Tense, Peaceful Exchanges Among Berkeley Rallies Protesters

Donald Trump supporter Arthur Schaper, center, argues opposing views during a free speech rally Sunday, Aug. 27, 2017, in Berkeley, Calif. Protesters gathered for a “Rally Against Hate” in response to a planned right-wing protest that raised concerns of clashes and prompted a large police presence. (AP Photo/Marcio Jose Sanchez)

SAN FRANCISCO -- Hundreds of protesters gathered in Berkeley on Sunday for a "Rally Against Hate" in response to a planned right-wing protest that raised concerns of clashes and prompted a large police presence.

Police set up barricades around a city park where the right-wing rally billed "No to Marxism in America" and a counter protest were underway, with officers checking bags of people and warning them that a long list of items were banned - including baseball bats, dogs and skateboards and scarves or bandanas to cover their faces.

Counter protesters largely outnumbered right-wing supporters as the dueling protests began, with participants on both sides engaged in peaceful but tense exchanges.

Karla Fonseca, holding a sign that said "Together We Stand" yelled at Latino man holding a "God Bless Donald Trump" sign.

"You are an immigrant," she said. "You should be ashamed of yourself."

Several others also yelled at the man, who said he was born in Mexico but supports Trump's proposal to build a wall along the southern border.

Another counter protest called the "Bay Area Rally Against Hate" took place Sunday on the campus of the University of California, Berkeley, despite calls by university police for demonstrators to stay away.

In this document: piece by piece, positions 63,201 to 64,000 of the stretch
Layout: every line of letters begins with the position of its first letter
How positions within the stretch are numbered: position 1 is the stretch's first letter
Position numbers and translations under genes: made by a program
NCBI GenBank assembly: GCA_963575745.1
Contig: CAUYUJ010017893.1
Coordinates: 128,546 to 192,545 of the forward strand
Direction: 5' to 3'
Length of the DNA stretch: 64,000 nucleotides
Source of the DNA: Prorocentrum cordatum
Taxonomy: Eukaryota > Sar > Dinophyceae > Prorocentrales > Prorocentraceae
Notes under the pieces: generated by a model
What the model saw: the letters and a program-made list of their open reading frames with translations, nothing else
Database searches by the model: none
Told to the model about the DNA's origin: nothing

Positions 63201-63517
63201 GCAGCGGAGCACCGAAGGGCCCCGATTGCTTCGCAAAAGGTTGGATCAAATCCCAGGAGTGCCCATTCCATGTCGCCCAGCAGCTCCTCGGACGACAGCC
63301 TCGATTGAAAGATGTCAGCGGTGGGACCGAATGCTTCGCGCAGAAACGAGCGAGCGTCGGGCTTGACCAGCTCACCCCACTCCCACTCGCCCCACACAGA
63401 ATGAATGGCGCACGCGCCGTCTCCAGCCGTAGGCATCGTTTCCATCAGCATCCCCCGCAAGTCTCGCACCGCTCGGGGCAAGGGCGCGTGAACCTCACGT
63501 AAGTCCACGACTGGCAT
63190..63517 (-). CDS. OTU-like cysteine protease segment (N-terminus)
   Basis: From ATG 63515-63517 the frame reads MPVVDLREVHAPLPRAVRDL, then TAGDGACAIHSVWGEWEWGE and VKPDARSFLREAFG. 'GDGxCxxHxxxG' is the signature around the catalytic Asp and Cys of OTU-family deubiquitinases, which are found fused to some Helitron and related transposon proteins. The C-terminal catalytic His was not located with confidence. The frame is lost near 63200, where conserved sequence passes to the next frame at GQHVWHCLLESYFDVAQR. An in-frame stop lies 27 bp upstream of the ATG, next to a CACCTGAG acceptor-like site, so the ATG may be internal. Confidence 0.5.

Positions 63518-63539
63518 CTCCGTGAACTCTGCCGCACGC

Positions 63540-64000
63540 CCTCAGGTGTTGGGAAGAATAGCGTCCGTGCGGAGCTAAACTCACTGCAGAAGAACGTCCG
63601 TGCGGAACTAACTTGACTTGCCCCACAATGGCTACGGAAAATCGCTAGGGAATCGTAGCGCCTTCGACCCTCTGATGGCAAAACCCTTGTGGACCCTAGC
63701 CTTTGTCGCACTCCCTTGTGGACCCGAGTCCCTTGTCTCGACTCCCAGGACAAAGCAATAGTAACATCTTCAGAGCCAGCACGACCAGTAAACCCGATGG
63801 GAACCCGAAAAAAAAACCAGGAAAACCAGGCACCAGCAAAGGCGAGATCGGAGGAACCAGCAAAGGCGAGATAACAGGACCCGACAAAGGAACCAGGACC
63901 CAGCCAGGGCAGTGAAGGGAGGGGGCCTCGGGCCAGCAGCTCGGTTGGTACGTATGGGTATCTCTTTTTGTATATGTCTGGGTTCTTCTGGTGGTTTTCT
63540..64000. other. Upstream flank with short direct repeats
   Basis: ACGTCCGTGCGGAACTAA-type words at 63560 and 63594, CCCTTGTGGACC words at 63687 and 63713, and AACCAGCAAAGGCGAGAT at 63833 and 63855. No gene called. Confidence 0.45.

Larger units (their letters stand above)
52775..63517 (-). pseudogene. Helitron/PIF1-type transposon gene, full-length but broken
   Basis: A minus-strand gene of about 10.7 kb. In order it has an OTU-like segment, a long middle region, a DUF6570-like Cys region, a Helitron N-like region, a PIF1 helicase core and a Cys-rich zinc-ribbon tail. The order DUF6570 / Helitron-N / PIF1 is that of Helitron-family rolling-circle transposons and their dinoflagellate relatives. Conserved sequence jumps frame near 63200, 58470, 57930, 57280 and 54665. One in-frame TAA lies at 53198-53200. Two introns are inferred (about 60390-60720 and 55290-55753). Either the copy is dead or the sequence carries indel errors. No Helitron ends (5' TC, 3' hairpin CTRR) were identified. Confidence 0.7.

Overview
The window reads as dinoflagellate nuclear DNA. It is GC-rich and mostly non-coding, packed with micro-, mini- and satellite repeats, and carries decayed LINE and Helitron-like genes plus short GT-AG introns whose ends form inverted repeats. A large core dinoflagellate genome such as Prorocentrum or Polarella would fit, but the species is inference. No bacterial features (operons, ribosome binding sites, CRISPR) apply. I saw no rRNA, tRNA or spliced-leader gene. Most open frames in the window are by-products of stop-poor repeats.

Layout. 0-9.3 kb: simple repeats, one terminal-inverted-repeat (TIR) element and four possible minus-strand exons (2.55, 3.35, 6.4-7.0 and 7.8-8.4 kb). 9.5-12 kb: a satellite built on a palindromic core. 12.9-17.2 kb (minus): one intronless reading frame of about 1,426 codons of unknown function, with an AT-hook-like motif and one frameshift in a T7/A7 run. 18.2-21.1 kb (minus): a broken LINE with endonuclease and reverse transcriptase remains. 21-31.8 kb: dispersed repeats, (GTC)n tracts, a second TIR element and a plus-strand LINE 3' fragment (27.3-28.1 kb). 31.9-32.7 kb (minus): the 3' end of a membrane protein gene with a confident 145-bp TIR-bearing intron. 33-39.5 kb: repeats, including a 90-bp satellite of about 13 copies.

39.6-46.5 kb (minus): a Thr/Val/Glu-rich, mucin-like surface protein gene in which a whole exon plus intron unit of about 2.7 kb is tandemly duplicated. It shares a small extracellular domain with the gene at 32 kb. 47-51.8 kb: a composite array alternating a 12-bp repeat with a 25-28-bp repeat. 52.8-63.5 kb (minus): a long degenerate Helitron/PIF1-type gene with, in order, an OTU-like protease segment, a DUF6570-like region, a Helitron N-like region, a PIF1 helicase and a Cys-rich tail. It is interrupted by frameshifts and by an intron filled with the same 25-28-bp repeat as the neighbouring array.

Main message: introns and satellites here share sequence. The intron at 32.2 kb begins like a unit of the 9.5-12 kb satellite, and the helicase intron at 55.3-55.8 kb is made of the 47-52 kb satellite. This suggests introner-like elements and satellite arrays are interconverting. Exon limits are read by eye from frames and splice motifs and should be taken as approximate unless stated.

The Berkeley rallies happened a day after a rally planned by a right-wing group fizzled amid throngs of counter-protesters in San Francisco. San Francisco Mayor Ed Lee declared victory over a group he branded as inviting hate.

Berkeley is the city that gave birth to the 1960s Free Speech Movement but authorities refused to issue a permit allowing Sunday's event. The city and campus have been the site of political clashes and violence over the past year.

Sunday's organizer Amber Cummings, a transgender woman who is a supporter of President Donald Trump, has repeatedly denounced racism. Cummings canceled her event - saying that demonization by mayors in both cities and left-wing extremists made it impossible to speak out.

Cummings said she would be the sole attendee - but several supporters turned up anyway.

Berkeley Mayor Jesse Arreguin urged counter-protesters to stay away.

Cummings has said on social media and in media interviews that Marxism is the real evil and that members of the anti-fascist movement are terrorists.

"I'm not safe to walk down the road with an American flag in this country," she said to reporters in Berkeley last week.

Saturday's event was organized by a group known as Patriot Prayer. Its leader Joey Gibson has also repeatedly disavowed racism. Asked Saturday whether he had any plans to go to Berkeley, Gibson, the leader of Patriot Prayer, said he would "analyze the situation."

Student activism was born during the 1960s free-speech movement at Berkeley, when thousands of students at the university mobilized to demand that the school drop its ban on political activism.

However, the deadly confrontation in Charlottesville, Virginia, on Aug. 12 during a rally of white supremacists led San Francisco police and civil leaders to rethink their response to protests.

By PAUL ELIAS - Aug 27, 3:04 PM EDT AP

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Associated Press writers Jocelyn Gecker, Janie Har and Sudhin Thanawala in San Francisco contributed to this report.

 
 

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